One question on the survey is: “Does he follow you, spy on you or leave you threatening messages?”
Officers administer the surveys to victims in all domestic violence incidents, even if an arrest is not made, Sgt. Kroll said.
I wish I could get every pastor, religious leader, teacher, parent and community activist to view the video above. There is so much to digest from what is presented here, that I might have to take a few posts here to articulate its true significance to my work, and its import to those who wish to make faith communities welcoming to those who have had traumatic or adverse childhood experiences.
Previously, I have written about what I view as universal needs created in us by our Maker (see http://fullhousewithaces.com/2...ored-where-we-begin/). What is fascinating to me is that the information portrayed in this video makes the same exact point I was: we have innate needs for significance and security that are to be met within the context of relationship! To further illustrate my conviction of the connection between spiritual development and nurture and the human need for relationship, I will excerpt just three quotes from the first 6 minutes of the video and give a short response to where I see the Christian gospel has insight, and where ministries might make a difference in the lives of those affected by adverse childhood experiences (ACEs).
“Everything that is important about life as a human being you learn in the context of relationships… We are neuro-biologically designed to be in relationship.” –Bruce Perry, MD, PhD
The Christian God is viewed as a Triune being: three in One. God the Father, Son, and Holy Spirit existed prior to Creation in perfected relationship. Creation was not necessary so that God could meet a need for relationship... or, more crudely put, God didn't design us because God desired companionship or a plaything. The creation of the first human beings, according to the Genesis account, makes clear that relationship between humankind and God is possible because we have God's image within us (Genesis 1:27). This expression of God's nature within human beings makes us unique. We are, as Dr. Bruce Perry asserts, "neuro-biologically designed to be in relationship."
“We need somebody we can trust, that we can hold on to, that walks with us hand and hand through the whole deal.” –Daniel J. Seigel, MD
God not only designed for this need to be met in the maternal relationship through human biology, but spiritually designed so that human beings best function when in relationship to the Creator. The message that Jesus left with his followers before he ascended into heaven was, "Surely I am with you always, even to the end of the age" (Matthew 28:20). The connection between Jesus and his followers was something Jesus stressed throughout his ministry, suggesting that "apart from me [Jesus], you can do nothing" (John 15:5). The significance of connection to God precedes Jesus' incarnation, as a popular passage from the Old Testament prophet, Isaiah, asserts "He gives strength to the weary... those who hope in the Lord will renew their strength" (Isaiah 40:29-31).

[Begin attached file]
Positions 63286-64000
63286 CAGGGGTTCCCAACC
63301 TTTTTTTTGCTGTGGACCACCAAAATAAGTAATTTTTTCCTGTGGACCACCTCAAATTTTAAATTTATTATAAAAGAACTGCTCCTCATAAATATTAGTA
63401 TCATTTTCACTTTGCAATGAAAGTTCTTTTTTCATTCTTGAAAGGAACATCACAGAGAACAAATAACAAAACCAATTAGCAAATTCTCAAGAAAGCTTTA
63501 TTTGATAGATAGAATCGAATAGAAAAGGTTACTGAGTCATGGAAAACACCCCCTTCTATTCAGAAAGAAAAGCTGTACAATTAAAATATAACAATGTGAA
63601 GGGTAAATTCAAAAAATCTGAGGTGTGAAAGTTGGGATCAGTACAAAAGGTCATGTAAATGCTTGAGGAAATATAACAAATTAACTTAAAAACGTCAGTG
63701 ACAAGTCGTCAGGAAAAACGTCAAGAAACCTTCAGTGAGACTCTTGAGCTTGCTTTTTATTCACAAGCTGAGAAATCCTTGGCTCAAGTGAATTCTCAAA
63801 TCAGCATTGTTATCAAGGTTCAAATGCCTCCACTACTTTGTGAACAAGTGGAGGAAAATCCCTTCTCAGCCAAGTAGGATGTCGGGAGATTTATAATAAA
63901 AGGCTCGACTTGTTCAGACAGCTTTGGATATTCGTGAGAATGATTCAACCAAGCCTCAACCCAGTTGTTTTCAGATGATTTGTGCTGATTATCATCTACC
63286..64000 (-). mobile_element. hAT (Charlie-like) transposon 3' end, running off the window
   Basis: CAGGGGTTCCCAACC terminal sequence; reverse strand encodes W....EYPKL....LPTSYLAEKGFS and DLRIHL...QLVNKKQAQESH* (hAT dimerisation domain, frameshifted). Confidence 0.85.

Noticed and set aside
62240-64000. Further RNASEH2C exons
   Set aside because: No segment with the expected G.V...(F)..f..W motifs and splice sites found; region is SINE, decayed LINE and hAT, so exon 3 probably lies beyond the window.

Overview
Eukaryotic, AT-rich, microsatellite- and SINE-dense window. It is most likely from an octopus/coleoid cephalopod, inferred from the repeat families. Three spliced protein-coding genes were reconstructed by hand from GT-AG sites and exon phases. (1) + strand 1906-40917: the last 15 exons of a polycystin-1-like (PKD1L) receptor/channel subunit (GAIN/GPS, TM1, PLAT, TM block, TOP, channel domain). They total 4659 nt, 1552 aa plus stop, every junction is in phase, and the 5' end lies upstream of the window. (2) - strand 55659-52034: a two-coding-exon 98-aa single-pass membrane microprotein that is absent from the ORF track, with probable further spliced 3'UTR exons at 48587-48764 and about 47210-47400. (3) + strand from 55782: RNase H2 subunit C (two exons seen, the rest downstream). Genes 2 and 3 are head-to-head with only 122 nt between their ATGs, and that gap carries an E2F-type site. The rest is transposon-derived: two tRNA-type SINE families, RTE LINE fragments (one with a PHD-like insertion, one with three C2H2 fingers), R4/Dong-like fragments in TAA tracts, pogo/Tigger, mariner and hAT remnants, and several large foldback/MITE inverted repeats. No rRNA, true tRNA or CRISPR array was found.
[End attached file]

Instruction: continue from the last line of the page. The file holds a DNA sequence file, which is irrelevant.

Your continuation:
“What our bodies want for best development is relationship. Every neuron in our brain develops most optimally through a loving relationship.” –Marti Glenn, PhD.
The video quickly gets into the affects that pre-natal stress can have on the brain development of the child in utero. The brain stem is that part of our nervous system that regulates the "fight or flight" impulse. When this part of our brains are disregulated, we respond to external stimuli in ways that are not merited by our actual circumstance. Babies can be born hyper-reactive to their environment, or can learn very soon after birth that the world is a frightening place. Attachment and healthy relationship is a prescription God made for his Creation, it is not an invention of modern psychology or neuro-biology. In Psalm 139, a beautiful work of King David, he writes: "You [God] created my inmost being, you knit me together in my mother's womb... my frame was not hidden from you when I was made in the secret place" (Psalm 139:13-15).
God is concerned for the physical, emotional, and spiritual health of each human being. Communities of faith have a lot to provide in terms of the loving relationships that can support children and families that are working through the issues that early childhood stress or trauma produce. Ultimately, the offer of a grace-filled and loving relationship with God can go a long ways towards reestablishing a healthy view of relationships and attachment. Where do you see connections between the human need for attachment and bonding and the ministry of your church? What do you sense the gospel has to say to those living on the "other side" of childhood trauma or neglect? How can you be part of taking a message of hope and healing that goes beyond a medical approach to the neuro-biology of adverse childhood experiences?
Here are the elevator pitches that our friends at Fenton Communications came up with: 60-second version As you probably know, if bad things happen to you to as a child, it can impact your health for the rest of your life. Research shows...
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I can talk about this stuff for days, but what about when I only have 30 seconds with a family member, friend, or someone I meet at my office (aka- the coffee shop)? Please take a moment to share you're most compelling no-fail go-to 30 second or 1 min...
Hi All: In the Media section Val submitted a graphic called ACE-Network__Circlegraphic. On the Right she has a large circle entitled "Whatever you call it". It that circle are multiple terms that potentially could be used by various...
This community of practice uses trauma-informed, resilience-building practices to prevent Adverse Childhood Experiences (ACEs), and to change systems to stop traumatizing already traumatized people. ACES CONNECTION NETWORK OVERVIEW ACEsTooHigh is a news site for the general public on all things ACEs-, trauma-informed, and resilience-building. ACEsConnection is a social networking site...